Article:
Resolution vs. Litigation, Debated Among Colleagues
Alternative dispute resolution, known as ADR, is a procedure for settling disputes through a process that avoids the delays and expenses of traditional litigation. Cultivated as an option for parties wishing to avoid the expense of protracted legal processes, the practice has increased…and has become increasingly controversial. Over the last 30 years, the practice has evolved so that ADR is now synonymous with what is referred to as a “pre-dispute mandatory arbitration” process. Opponents contend that the process is unjust and unfriendly to employees. When added to a worker’s employment contract, mandatory pre-dispute arbitration agreements prevent employees from bringing their cases before a jury, which some see as a “denial of rights.” Proponents offer that the system is more just from a societal perspective, and more employee-friendly than the current alternative, as it is more expedient in situations where workers may not have the time or money for a lawsuit which is often a long and expensive process. After decades of use and misuse, mandatory arbitration has become one of the most controversial issues in employment relations. This year has seen congressional hearings and debates setting the stage to decide its fate. In this webinar, Cornell scholars with decades of research and practice on the subject shared their perspectives on whether, and in what form, American society should continue using arbitration.
This webinar, titled Pre-Dispute Mandatory Arbitration: A Model for Settling Disputes in a Positive Manner or a Forced Denial of Employee Rights?, was hosted by eCornell and the Center for Innovative Hospitality and Labor and Employment Relations (CIHLER). Alexander Colvin, Ph.D. ’99, Kenneth F. Kahn ’69 Dean and the Martin F. Scheinman ’75, ‘MS ’76 Professor of Conflict Resolution at the Industrial and Labor Relations School (ILR); David Sherwyn ’86 (ILR), JD ’89, John and Melissa Ceriale Professor of hospitality human resources, Cornell Peter and Stephanie Nolan School of Hotel Administration (Nolan Hotel School), and Harry Katz, the Jack Sheinkman Professor of collective bargaining, and director of the Scheinman Institute on Conflict Resolution (ILR) referenced their research on arbitration and debated the effectiveness of current arbitration practices while discussing adaptations that might improve its fairness.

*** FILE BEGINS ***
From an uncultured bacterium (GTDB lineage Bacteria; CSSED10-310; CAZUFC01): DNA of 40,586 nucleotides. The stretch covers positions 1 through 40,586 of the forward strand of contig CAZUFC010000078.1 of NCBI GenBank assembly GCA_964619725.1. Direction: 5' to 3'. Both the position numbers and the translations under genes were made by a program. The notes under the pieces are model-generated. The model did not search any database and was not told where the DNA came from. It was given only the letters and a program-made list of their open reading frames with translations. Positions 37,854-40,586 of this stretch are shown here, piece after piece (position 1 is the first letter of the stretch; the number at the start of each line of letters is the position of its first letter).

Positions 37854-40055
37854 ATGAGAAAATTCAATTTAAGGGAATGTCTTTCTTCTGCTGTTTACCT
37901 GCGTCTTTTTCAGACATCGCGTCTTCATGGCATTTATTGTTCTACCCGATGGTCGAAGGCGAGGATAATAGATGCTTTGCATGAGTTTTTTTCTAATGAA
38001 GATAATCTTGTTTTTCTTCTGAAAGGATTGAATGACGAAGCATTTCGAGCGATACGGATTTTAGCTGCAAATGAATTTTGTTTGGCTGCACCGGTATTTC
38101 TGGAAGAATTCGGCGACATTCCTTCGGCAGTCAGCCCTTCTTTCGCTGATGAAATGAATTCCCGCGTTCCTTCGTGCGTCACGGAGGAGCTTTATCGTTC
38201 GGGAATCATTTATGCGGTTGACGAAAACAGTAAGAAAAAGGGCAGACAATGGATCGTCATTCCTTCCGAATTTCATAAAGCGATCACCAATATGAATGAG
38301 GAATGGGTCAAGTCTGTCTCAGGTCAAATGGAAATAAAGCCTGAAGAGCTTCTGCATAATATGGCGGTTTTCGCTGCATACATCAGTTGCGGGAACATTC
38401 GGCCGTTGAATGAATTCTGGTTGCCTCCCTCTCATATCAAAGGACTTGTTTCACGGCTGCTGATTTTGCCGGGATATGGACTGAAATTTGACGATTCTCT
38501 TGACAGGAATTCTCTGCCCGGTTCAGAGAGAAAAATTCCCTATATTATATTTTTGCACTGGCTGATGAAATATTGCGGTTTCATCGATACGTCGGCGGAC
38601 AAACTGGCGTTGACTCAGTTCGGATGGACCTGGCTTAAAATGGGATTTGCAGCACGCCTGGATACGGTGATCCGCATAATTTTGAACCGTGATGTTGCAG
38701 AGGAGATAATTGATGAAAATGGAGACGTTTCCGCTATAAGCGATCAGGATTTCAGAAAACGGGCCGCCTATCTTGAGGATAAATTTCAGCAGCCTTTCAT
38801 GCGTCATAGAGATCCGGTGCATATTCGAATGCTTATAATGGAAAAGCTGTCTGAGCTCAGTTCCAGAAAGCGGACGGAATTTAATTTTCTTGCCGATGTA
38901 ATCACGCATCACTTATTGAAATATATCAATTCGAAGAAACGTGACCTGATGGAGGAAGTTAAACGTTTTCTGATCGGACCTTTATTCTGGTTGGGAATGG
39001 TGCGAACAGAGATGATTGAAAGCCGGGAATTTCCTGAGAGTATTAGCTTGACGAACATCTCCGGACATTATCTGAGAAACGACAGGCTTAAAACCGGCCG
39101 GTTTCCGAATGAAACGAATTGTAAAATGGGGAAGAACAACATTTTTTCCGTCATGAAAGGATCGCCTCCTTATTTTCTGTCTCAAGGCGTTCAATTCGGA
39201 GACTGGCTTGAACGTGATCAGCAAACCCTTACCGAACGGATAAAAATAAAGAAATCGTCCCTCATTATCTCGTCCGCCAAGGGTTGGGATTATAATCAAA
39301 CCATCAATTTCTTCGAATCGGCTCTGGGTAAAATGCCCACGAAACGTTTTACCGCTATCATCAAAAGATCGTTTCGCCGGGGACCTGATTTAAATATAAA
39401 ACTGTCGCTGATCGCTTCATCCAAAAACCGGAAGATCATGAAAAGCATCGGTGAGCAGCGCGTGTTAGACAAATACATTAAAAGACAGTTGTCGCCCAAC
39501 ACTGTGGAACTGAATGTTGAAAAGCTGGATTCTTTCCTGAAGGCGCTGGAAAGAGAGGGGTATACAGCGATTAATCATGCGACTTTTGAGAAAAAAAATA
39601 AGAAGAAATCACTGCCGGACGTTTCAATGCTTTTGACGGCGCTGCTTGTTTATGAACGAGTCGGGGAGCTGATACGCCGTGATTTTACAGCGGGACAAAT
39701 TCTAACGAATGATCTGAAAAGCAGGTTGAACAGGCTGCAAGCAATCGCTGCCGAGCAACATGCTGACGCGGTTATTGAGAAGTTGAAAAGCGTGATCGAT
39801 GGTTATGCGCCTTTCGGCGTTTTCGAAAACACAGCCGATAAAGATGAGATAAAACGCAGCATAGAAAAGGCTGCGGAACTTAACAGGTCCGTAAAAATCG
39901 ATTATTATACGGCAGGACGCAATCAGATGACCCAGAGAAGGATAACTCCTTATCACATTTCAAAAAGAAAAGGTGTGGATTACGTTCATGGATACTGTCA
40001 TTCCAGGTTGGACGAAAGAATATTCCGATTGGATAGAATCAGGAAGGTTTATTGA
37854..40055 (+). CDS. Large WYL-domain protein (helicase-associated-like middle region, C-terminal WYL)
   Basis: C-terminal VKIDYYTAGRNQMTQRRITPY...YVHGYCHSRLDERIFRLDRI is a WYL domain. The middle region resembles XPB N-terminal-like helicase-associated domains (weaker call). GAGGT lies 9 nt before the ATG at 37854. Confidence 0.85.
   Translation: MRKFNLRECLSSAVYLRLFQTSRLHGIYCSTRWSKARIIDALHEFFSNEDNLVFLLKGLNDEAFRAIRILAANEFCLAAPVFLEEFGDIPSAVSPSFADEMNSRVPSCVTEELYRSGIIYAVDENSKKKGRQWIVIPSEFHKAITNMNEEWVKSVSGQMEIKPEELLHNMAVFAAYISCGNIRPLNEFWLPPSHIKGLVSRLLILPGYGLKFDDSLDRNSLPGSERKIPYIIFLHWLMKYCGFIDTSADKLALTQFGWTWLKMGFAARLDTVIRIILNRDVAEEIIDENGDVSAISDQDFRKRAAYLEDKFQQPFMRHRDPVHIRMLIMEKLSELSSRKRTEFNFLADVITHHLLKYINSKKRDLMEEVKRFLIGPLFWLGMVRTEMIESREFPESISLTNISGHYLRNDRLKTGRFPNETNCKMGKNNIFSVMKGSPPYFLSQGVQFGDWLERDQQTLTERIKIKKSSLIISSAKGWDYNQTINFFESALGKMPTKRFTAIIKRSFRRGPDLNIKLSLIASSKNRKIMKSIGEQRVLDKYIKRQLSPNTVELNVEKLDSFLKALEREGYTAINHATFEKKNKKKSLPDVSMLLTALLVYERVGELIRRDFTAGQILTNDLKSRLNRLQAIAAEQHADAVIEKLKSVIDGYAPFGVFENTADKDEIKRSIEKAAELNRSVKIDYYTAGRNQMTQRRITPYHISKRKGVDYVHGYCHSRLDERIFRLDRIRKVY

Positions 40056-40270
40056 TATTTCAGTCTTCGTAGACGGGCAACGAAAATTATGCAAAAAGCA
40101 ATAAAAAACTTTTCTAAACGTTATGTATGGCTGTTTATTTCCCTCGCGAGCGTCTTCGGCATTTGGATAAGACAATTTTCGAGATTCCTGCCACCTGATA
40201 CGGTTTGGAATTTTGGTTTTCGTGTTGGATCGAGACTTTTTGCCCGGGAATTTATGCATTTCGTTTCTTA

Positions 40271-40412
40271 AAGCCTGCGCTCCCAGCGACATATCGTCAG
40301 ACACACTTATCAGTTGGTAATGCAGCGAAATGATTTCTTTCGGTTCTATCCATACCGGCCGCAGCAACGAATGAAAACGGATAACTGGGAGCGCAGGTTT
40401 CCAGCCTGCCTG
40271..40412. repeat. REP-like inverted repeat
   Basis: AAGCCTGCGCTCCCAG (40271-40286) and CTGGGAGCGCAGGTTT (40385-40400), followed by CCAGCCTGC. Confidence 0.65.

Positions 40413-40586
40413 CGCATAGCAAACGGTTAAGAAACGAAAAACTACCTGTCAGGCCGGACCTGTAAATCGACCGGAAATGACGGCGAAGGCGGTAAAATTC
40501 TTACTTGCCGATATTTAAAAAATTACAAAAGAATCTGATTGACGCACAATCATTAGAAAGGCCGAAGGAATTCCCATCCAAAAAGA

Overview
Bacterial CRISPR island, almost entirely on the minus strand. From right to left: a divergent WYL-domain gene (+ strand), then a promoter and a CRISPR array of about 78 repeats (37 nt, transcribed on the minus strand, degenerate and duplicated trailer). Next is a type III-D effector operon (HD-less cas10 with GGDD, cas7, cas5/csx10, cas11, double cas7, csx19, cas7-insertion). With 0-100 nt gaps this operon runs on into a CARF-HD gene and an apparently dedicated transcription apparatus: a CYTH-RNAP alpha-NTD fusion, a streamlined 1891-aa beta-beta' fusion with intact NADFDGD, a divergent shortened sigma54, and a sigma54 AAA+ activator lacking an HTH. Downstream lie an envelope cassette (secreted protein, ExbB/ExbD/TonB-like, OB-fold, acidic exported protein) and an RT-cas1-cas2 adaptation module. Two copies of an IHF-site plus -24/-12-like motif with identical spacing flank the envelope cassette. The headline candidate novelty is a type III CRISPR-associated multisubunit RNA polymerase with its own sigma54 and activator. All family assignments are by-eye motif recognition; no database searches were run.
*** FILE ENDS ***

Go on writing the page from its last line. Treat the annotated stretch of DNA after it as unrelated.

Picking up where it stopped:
Strengths and Weaknesses of Mandatory Arbitration: Principles, Due Process, Impact
Colvin reported that the ADR movement arose in response to the American legal system’s expensive, time-consuming complexity, and added that mandatory arbitration clauses were then developed by employers as a form of corporate protection from “super-charged” individual rights litigation cases, in which employers lost large sums of money in damages awarded to plaintiffs.
Colvin outlined three main points of critique of mandatory arbitration: 1) when it’s a condition of employment, employees have only one legal option to resolve disputes; 2) its lack of due process does not afford as much discovery of evidence as trials do; 3) and ultimately, it consistently results in better outcomes for employers than it does for employees. “If the ADR system could increase access [to justice], it would be working,” said Colvin. “But it’s not, and that’s the greatest weakness in the current system.”
Sherwyn disagreed on each of Colvin’s points, countering that employers were motivated by the fact that bad actor employers and employees use the delays and costs of litigation to extort good actor employers and employees into unjust settlements. Sherwyn further asserted that: (1) Without ADR, employees have only one choice: EEOC/Litigation; (2) the adoption of the due process protocol in the 90’s resolved the process issue; and (3) the research claiming that employees prevail more frequently in litigation than in arbitration is inherently flawed because it eliminates almost 40% of all cases which are dismissed by dispositive motions. Sherwyn explained that when cases dismissed by motions are included, arbitration provides employees with significantly better results than litigation.